Inquiry to admissions department at Denver Seminary

In looking over the degree options available to me at Denver Seminary, it seemed best to begin the process by sending an email to admissions prior to filling out the application. Here’s the email.
 
Hello,
 
For some time I have been considering returning to school, and lately it seems that the time has arrived to begin the process. My inclination is that I will end up pursuing an MA in Old Testament, but aside from my love of the Old Testament and a desire to study theology, I have some specific reasons for wanting to engage the Old Testament, and I wonder if you would be so kind as to hear those reasons and help me gauge whether or not I am on the right track.
 
I am a fiction writer. My primary genre is fantasy (although I am developing a science-fiction setting as well), and while all the writing I do is in one or another pre-Christian culture, I am increasingly finding myself needing to know how to address the problem of sin with my characters. For the development of themes, I look primarily to J.R.R. Tolkien, who sought to create a world and stories therein which were orthodox, yet pre-Christian. But Tolkien did not address sin as such; his world and stories discuss different themes, and where sin arises the answer seems to be a type of common grace, where one is justified by repentance, but the sin nature is not addressed.
 
As far as that goes, I am comfortable taking a similar tack. I want my stories to have a wide appeal, to slip past those “watchful dragons” and be instrumental in reshaping my readers’ imaginations and affections so as to prepare the way for the Gospel, rather than to preach it in the narrative; a clear Christ-figure is not what I am trying to write. My strong sense is that in our postmodern culture, a subtle approach will be the best beginning for those who love narrative but are antagonistic toward authoritarian presentations of truth. With two of my characters, however, I am at a point where they recognize their own depravity, and they are unable to get past their inability to walk away from their sin nature (not merely their sins), no matter how badly they want to be good and righteous. I have a strong sense that one of them, in particular, is calling out to me, “Who will rescue me from this body of death?” It distresses me that in committing to a pre-Christian world, I have no answer for her, yet I believe I am called to tell such stories—that the pre-Christian setting as well as the themes of sin, brokenness, and redemption are specific to my own gift and calling.
 
This may seem backwards, as a Christian, to look for ways to answer this question without Christ rather than simply introducing Him, and I realize that without the incarnation and sacrificial atonement of Christ, there can be no final answer for sin. I would like, however, to give my characters hope, much like G-d gave Abraham hope, that an answer is coming, and in the meanwhile, discover what the Old Testament and common grace can tell me about what G-d’s answer was before Christ. My fictional worlds do not currently have a sacrificial system for expiation of sins, although that may be part of the answer (yet it does not come close to addressing the problem of the sin nature).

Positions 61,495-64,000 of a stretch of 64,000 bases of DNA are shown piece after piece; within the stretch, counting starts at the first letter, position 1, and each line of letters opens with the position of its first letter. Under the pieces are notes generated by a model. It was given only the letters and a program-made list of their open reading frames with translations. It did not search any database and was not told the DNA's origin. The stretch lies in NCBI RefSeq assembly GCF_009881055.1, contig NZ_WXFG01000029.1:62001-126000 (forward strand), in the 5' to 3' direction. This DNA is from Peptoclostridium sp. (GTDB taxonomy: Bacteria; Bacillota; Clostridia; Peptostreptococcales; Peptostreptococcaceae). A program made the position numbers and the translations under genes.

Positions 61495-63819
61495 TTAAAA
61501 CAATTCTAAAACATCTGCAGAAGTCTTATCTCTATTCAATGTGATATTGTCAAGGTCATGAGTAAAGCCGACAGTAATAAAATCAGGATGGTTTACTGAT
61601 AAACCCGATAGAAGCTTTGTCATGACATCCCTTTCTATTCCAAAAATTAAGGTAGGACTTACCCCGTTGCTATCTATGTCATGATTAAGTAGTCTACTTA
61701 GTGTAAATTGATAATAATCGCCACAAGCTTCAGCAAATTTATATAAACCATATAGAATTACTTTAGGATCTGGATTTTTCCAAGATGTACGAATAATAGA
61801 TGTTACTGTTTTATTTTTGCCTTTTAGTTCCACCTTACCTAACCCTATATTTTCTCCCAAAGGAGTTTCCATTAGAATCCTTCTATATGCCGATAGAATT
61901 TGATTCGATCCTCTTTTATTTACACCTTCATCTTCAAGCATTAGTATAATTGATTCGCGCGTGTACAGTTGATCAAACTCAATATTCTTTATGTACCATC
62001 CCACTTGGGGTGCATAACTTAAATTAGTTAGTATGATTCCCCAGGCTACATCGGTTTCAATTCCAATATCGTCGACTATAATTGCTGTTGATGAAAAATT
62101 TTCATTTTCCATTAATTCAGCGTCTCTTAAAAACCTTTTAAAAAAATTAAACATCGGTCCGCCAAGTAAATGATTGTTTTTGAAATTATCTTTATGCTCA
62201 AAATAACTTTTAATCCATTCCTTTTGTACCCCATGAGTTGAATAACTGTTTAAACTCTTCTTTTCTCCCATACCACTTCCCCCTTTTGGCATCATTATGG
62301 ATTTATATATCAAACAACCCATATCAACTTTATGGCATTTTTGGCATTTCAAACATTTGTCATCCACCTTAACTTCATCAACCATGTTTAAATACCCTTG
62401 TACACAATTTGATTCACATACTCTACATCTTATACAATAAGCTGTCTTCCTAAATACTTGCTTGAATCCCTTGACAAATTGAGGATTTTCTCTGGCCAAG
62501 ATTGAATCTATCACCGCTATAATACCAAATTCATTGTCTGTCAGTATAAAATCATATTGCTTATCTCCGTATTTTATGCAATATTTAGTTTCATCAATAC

So my inclination is to study the Old Testament for clues as to how this might work. My long-term goal is to follow this degree with one in literature, so as to continue deepening my understanding of how to develop themes in my writing, but I don’t want to move forward in that without first having the strong undergirding of Scripture and theology to direct those studies.
 
In looking over the MA/Old Testament course path, I notice that there are several classes included in that degree that I am very interested in, but only one slot for an elective. Looking at the Theology and Christian Studies concentrations as well, I see that either would offer me more elective slots, but do not contain the language studies (which greatly interest me), and the OT track’s thesis option would give me some leeway to develop a particular area of interest outside of electives. Meanwhile, I have identified about twenty classes I’d love to take, all of which would have to be taken as electives (although many are only of personal interest and I might simply audit them after graduation).
 
Sorry to have gone on at such length, and I appreciate you hearing me out. Is there any guidance you can provide as to whether an OT degree is the correct path for me, considering my specific concerns?
 
Thank you very much,
Laure Hittle
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